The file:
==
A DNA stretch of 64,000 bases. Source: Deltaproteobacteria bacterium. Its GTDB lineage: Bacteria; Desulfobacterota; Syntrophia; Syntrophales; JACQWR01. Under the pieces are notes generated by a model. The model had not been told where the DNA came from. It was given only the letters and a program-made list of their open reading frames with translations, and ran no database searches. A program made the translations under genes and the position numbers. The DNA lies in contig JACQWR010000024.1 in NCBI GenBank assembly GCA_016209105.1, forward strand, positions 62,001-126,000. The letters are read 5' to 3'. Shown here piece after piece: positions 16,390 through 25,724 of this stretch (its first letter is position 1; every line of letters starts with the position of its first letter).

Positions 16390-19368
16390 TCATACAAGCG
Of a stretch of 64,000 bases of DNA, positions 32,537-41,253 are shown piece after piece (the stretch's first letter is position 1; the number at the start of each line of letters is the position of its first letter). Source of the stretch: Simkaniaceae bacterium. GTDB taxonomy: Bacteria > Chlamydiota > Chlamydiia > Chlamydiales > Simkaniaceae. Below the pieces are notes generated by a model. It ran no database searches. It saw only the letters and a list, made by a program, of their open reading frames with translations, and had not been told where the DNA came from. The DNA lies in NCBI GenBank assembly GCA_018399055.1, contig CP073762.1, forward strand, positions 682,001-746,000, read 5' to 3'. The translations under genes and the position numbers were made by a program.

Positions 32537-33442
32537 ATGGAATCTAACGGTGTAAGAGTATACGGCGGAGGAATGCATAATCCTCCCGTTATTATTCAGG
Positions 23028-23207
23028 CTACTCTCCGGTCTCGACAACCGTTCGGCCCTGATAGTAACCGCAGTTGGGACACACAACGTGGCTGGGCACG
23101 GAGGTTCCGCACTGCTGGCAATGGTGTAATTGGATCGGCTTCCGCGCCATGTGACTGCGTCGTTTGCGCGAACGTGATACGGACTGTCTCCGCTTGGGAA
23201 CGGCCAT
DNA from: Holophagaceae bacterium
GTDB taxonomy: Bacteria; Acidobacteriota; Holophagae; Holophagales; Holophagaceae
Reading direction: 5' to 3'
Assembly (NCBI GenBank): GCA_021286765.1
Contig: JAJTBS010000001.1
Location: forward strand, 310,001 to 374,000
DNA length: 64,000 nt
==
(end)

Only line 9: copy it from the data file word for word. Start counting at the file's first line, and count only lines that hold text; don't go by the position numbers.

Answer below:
23101 GAGGTTCCGCACTGCTGGCAATGGTGTAATTGGATCGGCTTCCGCGCCATGTGACTGCGTCGTTTGCGCGAACGTGATACGGACTGTCTCCGCTTGGGAA